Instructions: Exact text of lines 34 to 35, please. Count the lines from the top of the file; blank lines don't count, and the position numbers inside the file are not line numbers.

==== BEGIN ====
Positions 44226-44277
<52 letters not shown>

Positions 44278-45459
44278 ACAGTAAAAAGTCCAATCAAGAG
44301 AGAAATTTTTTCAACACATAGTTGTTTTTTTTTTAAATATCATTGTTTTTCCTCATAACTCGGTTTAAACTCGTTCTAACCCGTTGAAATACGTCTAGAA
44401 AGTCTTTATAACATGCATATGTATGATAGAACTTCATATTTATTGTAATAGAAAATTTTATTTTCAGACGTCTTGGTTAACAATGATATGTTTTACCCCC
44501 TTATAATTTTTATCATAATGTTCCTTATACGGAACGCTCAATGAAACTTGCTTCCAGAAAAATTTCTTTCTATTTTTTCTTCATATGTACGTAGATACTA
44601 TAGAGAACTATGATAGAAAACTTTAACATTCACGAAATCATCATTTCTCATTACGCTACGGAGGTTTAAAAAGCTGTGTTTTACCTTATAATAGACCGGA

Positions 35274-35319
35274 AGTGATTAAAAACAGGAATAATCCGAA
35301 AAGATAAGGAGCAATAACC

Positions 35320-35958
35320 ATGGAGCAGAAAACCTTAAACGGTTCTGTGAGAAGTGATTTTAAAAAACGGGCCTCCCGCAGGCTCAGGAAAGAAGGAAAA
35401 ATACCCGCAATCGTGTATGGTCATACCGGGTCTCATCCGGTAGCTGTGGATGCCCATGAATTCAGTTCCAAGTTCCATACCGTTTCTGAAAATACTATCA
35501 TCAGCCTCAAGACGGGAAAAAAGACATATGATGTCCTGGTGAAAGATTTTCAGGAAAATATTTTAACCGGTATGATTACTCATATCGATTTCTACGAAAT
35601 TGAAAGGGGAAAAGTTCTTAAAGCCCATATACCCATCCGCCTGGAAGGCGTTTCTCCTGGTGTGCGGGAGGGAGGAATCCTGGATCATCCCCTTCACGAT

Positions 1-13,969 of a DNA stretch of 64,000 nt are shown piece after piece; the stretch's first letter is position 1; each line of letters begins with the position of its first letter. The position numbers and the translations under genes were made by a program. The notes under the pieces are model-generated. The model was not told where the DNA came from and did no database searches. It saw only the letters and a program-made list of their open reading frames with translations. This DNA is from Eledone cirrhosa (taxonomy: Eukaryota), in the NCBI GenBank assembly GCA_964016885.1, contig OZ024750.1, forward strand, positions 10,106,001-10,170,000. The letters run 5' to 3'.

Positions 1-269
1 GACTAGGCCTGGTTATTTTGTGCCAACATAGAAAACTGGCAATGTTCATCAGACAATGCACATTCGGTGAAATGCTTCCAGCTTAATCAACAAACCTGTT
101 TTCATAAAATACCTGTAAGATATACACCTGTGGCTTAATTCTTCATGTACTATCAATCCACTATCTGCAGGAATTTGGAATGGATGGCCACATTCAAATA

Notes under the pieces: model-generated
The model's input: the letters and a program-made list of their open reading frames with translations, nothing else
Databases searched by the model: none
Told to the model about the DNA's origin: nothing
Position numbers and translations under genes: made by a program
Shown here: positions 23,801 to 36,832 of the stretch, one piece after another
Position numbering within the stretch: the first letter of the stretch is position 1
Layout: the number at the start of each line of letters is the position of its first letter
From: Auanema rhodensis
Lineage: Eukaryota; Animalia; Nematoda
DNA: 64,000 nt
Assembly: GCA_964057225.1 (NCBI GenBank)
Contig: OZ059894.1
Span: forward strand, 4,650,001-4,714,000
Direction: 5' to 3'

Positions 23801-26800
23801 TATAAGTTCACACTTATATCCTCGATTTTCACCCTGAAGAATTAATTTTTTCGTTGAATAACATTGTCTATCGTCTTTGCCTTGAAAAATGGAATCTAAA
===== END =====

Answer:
Span: forward strand, 4,650,001-4,714,000
Direction: 5' to 3'